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We have all heard, read and seen several tales related to individuals' alter ego. Even many of the modern video games call the player's avatar's as their alter ego (especially in Role Playing Games I think - not sure).

Apart from Superman and other superheroes who have a secret identity (which I would never consider as Alter ego), I have noticed that alter egos are always darker, and bad in many aspects, crueler, etc...

Is my observation true? Do these characteristics define "Alter Ego"? Or can you give me some examples where the alter ego is a better human being than the original?

Also, in the real world, is it that each person's alter ego has got to be darker and a worse human being?

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    The Star Trek 'Mirror Universe' is also a good example of this. I think it's just a writers' excuse to write stuff they like to write but doesn't fit with their heroes' normal characters for one reason or another. – Junuxx Jan 21 '13 at 10:02
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    @Junuxx Star Trek contains at least one counter-example: Quark in the Mirror Universe is more "good" than in the primary universe. – Izkata Jan 21 '13 at 11:59
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    It sounds like you’re just asking for a definition of alter ego. It means “other self”, so not necessarily “darker” other self. Not quite sure what you mean by “in real world” either — pretty sure that’s off-topic here! – Paul D. Waite Jan 21 '13 at 12:19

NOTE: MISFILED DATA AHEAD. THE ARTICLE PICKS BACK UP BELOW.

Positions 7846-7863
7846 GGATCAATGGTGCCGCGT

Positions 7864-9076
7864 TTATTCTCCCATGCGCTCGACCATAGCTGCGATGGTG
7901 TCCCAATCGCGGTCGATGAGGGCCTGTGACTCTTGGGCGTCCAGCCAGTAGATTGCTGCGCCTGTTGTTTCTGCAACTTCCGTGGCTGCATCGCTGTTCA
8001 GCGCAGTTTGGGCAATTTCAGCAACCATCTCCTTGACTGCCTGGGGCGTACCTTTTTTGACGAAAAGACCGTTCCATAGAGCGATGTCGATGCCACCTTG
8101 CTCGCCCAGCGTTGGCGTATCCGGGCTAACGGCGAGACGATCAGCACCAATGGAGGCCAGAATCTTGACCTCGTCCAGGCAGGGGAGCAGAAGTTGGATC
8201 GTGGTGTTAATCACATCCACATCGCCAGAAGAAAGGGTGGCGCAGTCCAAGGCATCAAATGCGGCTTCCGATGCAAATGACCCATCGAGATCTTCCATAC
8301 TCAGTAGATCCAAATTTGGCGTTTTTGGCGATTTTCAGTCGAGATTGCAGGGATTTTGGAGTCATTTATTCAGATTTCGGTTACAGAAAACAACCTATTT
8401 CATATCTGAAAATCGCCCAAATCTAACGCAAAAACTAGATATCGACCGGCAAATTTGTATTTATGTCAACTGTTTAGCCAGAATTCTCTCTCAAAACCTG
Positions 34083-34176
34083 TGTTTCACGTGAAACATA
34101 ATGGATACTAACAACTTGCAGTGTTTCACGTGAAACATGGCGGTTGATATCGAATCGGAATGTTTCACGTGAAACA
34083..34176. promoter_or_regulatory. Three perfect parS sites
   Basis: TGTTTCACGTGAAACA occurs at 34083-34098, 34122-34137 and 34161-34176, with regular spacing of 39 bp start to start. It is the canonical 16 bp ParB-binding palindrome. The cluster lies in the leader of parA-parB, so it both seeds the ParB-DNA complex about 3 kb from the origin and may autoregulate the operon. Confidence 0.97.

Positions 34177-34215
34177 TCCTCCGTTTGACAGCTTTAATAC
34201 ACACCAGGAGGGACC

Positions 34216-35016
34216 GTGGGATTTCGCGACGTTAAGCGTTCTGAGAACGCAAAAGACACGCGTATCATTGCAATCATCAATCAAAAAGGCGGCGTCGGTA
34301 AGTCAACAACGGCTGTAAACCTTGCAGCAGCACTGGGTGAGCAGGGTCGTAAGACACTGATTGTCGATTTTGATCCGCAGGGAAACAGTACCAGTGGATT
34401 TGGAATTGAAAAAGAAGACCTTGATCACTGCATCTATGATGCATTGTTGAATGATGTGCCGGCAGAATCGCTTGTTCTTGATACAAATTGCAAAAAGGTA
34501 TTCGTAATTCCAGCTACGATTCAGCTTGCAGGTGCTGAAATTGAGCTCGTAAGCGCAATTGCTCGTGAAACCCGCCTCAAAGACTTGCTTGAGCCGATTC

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    Isn't this question entirely a matter of which direction you're looking from? ex Mirror Kirk's alter ego is the normal universe Kirk which is a less dark character. – Dan is Fiddling by Firelight Jan 21 '13 at 16:59
  • I think that @Neil's answer covers that point rather well – user11295 Jan 21 '13 at 19:33
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No. It's just a writing convention or trope that makes for more drama if a characters alter ego is darker.

Not every use of an alter ego is darker though check out this Farscape page for several different 'Alternate Crichtons' to see what can be done.

There are many variations on the idea because the concept is older than radio.

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If you're following the protagonist, which is usually the case, then normally that protagonist is portrayed as good in some sense or has some redeeming qualities otherwise you could not sympathize with the protagonist.

As such, logically an alter ego would offer an alternative version of that protagonist, and although an alter ego doesn't have to be darker, it is usually the case, since otherwise you'd risk that readers would sympathize with the alter ego instead. For the same reasons, doppelgängers are often seen as evil versions of the protagonists.

This isn't to say there aren't exceptions. One exception that comes to mind is Dexter, whose alter ego is a forensics analyst for the police when really he's a serial killer. Interestingly, he himself is dark and his alter ego is the mask he puts on for others to see.

An interesting quote I found from Quentin Tarantino on the subject:

“Superman didn't become Superman. Superman was born Superman. When Superman wakes up in the morning, he's Superman. His alter ego is Clark Kent. His outfit with the big red "S", that's the blanket he was wrapped in as a baby when the Kents found him. Those are his clothes. What Kent wears - the glasses, the business suit - that's the costume. That's the costume Superman wears to blend in with us. Clark Kent is how Superman views us. And what are the characteristics of Clark Kent. He's weak... he's unsure of himself... he's a coward. Clark Kent is Superman's critique on the whole human race.”